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Critique in shading again? pls?

Kookyfox

Bomb Rider
So I've asked for a critique on shading in a recent post on a drawing of a cat piloting a B-17.
I have been given valuable advice and the last few days I have tried to apply these advices to my drawings:

http://www.furaffinity.net/view/15407881/ a rather dated drawing that I recently found the time to color

http://www.furaffinity.net/view/15416138/ my first drawing on Charlie Hebdo's events, there are no furries in this one (made in like 3 minutes I had to get the rage out)

http://www.furaffinity.net/view/15422213/ a drawing about Charlie Hebdo again, drawn this morning, I know that the anatomy is ugly as fuck but I made it in a rush too

http://www.furaffinity.net/view/15423480/ Now this one is a lot more interesting, as I tried a new technique. I decided not to ink (only a few spots) and did not use a light box. I also wrote the text before sketching the character and the newspaper.
I must say I'm really proud of this one (especially the tears) but I'd like to know if it's correctly shaded.

So yeah I would like advices mainly on shading and lighting, but I also would like to know about the colors, the composition of the drawings and the expressions of the characters.
 

Rydenan

Member
Looks good! But I would say two things:
1. Make sure your light comes from a certain direction. That is, shadows should mainly be on one side of an object. You may already know this, but just mentioning it because your shading is a bit hard to see. Which brings me to my second piece of advice:
2. Don't hold back! Shade the heck out of those shaded areas! I know it feels wrong to cover up the drawing you've worked so hard on by making it all dark, but it's gotta be done! Make the dark areas wayyy darker than you think they should be.
Okay just kidding I have 3 things. This one's more of a tip:
3. There are two main causes of darkness in the real world: Direct shadows and ambient occlusion (that's not entirely true but just go with me here). For your shading to look its best, you'll want to include both of these things. Direct shadows are uniform in darkness and usually have fairly sharp edges (which fade the farther away they get from the casting object).
Ambient occlusion is caused by close surfaces obscuring light. An inside corner, for example, is slightly darkened because less light 'gets in' there. This also includes surfaces that are being blocked by other surfaces and thus receive less overall light. For example, where shoes or a crate touches the ground, there will be a darker zone where the two surfaces meet.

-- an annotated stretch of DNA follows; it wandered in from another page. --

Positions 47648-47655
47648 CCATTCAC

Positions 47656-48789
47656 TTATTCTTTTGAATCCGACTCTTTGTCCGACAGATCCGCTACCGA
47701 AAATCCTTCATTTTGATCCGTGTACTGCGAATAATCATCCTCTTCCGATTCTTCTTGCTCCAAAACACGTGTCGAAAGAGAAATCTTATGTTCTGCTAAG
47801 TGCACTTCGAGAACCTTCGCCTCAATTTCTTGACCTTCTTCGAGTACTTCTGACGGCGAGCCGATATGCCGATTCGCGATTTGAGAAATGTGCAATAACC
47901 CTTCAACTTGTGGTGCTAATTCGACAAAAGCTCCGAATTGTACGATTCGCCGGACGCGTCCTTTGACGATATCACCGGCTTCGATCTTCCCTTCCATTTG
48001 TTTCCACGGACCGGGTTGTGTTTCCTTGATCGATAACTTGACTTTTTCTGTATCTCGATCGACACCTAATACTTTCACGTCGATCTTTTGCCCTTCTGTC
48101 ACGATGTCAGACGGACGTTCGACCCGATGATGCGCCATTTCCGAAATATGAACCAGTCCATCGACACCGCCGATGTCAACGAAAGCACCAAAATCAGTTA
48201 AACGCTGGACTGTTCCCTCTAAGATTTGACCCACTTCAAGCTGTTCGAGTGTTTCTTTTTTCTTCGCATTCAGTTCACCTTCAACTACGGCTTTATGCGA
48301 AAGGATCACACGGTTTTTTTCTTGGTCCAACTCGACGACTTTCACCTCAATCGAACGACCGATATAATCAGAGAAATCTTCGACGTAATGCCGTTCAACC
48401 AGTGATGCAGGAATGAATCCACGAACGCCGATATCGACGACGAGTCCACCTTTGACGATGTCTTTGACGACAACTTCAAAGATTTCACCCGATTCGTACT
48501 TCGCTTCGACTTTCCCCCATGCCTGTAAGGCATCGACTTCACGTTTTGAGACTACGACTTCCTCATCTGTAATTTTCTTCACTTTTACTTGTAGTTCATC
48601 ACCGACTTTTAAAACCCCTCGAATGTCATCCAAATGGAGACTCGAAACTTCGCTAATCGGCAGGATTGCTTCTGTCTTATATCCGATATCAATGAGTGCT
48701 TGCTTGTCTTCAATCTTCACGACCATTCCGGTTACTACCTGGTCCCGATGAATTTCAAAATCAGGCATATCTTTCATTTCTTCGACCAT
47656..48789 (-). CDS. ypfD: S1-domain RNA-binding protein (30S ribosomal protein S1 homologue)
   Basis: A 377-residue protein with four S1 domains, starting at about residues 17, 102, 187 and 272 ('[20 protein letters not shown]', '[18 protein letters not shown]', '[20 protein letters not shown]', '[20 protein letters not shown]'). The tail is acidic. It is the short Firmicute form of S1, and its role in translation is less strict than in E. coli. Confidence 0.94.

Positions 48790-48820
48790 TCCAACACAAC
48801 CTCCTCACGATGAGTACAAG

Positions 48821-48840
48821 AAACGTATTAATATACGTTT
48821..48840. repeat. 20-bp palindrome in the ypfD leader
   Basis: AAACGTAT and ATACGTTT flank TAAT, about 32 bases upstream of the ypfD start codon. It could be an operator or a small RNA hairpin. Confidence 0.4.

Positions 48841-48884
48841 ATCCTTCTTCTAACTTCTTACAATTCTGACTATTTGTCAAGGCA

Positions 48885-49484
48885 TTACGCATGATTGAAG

I'll try to show what I mean: (I apologize in advance for my illustrations :/)
First, with no shading:
lZxViUO.jpg

Then we have direct lighting. Try to picture your drawing as a 3D object. You can imagine 'rays' traced outward from your light source and onto your scene. Any area where these rays would touch is lit, while all other areas get shaded:
JVUcCA0.jpg

Ambient occlusion, then, will look something like this (very rough, sorry). Just think about which areas are concave/indented and where surfaces at different angles meet. For example, base of ears, eyes and sockets, mouth, where nose meets face, underneath hair, under chin, etc:
gWlDYUl.jpg

Combine them, and you get a decent approximation of real-world lighting:
ohLmJJz.jpg

Hope that helps a bit! Best of luck!
 
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Kookyfox

Bomb Rider
thanks for the help, especially about ambient occlusion. The reason why my shadows are so light is just because I apply pigments with a Q-tip to have a nice looking shadow coat. The problem is that lifting 6B pencil pigments from a sheet of paper is... quite diffcult. I guess I'll need to buy some charcoals to make it easier
 

Crunchy_Bat

Incoherent Babble Master
thanks for the help, especially about ambient occlusion. The reason why my shadows are so light is just because I apply pigments with a Q-tip to have a nice looking shadow coat. The problem is that lifting 6B pencil pigments from a sheet of paper is... quite difficult. I guess I'll need to buy some charcoals to make it easier

Remember that different mediums have different strengths! I would suggest you visit as many a medium as you can to discover the ways shading will work with each, through colored pencil, shading is difficult because they are a very HARD medium. But, lets say you try dry pastels, you will find a completely different experience. Get out there with your mediums, there is no harm in experiencing more!
 
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